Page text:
Grippy textured palms

Stretch fleecy cuff

Hand wash only

Available in size S-L

Rate the product for quality of construction:
 
7/10

Good quality fabrics, but quite chunky internal seams.

Rate the product for performance:
 
7/10

Warm, windproof and the main body is highly water repellent, but the palms are unpadded and do wet out (though they stay grippy).

Rate the product for durability:
 
8/10

Not much to go wrong, so should last well.

Rate the product for fit:
 
4/10

Sightly odd cut – relatively broad palms and short fingers.

Rate the product for sizing:
 
5/10

A broader variety of sizes would be good.

Rate the product for weight:
 
9/10

Brilliantly lightweight and packable for their warmth and protection.

Rate the product for comfort:
 
5/10

Very comfortable, although some palm padding would be good.

Rate the product for value:
 
3/10

Very expensive for a fairly simple glove, albeit made from high quality fabrics.

How easy is the product to care for? How did it respond to being washed?

Hand-wash only makes them a bit trickier to care for, but wash okay.

Tell us how the product performed overall when used for its designed purpose

Good, if not as amazing as you'd expect for the price.

Tell us what you particularly liked about the product

Light, warm, windproof and highly water resistant.

Tell us what you particularly disliked about the product

Slightly odd fit, expensive, no palm padding or screen-friendly fingertips.

How does the price compare to that of similar products in the market, including ones recently tested on road.cc?

The 365 Win XF Winter Glove looks quite expensive for a straightforward design with no bells and whistles. The Sportful Fiandre Light Gloves are £45 and work with phones, while the Triban 900 Winter Gloves have padded palms, electronics-friendly fingers and good water resistance for just £24.99. They're considerably heavier at 151g, though.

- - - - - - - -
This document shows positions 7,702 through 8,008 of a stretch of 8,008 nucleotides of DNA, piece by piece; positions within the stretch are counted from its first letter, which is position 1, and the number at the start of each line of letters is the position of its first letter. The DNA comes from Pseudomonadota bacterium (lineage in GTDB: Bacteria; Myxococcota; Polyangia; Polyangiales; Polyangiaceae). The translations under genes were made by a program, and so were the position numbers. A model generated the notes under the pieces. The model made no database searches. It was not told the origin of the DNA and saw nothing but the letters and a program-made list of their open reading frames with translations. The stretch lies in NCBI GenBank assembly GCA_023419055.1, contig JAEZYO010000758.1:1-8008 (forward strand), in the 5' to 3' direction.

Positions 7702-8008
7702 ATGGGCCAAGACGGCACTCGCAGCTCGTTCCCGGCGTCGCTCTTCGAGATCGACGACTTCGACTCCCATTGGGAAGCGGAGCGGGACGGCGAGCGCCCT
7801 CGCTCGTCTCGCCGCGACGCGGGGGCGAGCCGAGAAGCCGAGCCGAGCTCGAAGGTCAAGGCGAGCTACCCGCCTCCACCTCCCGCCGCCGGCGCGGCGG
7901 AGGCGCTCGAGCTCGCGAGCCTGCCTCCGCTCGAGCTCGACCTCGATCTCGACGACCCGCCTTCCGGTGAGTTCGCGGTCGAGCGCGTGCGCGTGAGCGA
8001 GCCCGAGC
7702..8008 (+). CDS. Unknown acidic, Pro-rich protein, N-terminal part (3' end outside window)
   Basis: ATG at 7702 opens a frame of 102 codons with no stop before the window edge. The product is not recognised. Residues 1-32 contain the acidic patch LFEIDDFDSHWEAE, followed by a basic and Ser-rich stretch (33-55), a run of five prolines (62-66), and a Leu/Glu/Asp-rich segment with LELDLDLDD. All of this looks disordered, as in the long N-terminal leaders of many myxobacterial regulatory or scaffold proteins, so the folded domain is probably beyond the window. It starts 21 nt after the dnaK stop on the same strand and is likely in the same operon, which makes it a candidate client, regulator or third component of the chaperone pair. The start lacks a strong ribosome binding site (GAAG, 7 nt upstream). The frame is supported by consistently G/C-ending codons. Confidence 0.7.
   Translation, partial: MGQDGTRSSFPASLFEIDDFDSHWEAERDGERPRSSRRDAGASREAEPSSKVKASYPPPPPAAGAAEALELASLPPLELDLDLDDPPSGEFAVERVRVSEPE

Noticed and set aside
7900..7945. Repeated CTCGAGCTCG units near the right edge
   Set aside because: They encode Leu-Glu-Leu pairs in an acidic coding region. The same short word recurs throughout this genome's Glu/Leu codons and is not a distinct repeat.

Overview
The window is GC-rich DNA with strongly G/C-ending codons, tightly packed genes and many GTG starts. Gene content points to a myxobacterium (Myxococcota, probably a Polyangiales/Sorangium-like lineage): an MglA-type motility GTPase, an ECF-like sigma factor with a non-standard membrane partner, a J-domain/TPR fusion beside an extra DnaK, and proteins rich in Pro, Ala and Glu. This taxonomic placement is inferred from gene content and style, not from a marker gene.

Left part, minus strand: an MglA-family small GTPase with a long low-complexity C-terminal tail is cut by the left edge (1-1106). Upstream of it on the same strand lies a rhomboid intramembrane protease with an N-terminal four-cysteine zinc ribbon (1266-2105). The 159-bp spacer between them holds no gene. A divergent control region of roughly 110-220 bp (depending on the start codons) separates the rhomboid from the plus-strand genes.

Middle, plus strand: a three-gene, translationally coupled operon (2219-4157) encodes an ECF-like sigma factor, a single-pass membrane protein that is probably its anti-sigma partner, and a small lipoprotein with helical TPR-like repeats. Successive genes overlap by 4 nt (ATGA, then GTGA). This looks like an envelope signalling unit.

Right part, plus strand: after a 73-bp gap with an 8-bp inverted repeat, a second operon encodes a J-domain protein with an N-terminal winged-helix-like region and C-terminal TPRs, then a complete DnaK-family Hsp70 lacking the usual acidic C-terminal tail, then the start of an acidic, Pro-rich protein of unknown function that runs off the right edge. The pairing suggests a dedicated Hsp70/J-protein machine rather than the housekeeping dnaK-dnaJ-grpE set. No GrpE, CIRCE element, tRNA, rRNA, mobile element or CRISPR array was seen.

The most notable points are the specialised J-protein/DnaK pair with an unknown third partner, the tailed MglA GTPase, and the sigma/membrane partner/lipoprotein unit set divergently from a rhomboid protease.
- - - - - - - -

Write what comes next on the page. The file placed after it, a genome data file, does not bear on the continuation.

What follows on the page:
Did you enjoy using the product? Kind of

Would you consider buying the product? Probably not

Would you recommend the product to a friend? Possibly

Use this box to explain your overall score

This is a well made and high quality glove, but features are minimal and the price is high. With padded palms, more normal shaping and screen-compatible fingers they could be a seven, though to get any higher would take a big price drop.

Overall rating: 5/10

About the tester

Age: 43  Height: 1.65m  Weight: 73kg

I usually ride: Boardman Hybrid Fi  My best bike is: Specialized Ruby Elite

I've been riding for: 10-20 years  I ride: Most days  I would class myself as: Experienced

I regularly do the following types of riding: commuting, touring, sportives, general fitness riding, mtb,

Lara has been riding bikes for longer than she'd care to admit, and writing about them nearly as long. Since 2009 she has been working as part of the road.cc review team whilst championing women's cycling on the side, most notably via two years as editor of the, sadly now defunct, UK's first and only women's cycling mag, erm, Women's Cycling. 

Believing fervently that cycling will save the world, she wishes that more people would just ride a bike and be pleasant to each other. 

She will ride anything with two wheels, occasionally likes to go fast, definitely likes to go far and is always up for a bit of exploring somewhere new and exciting.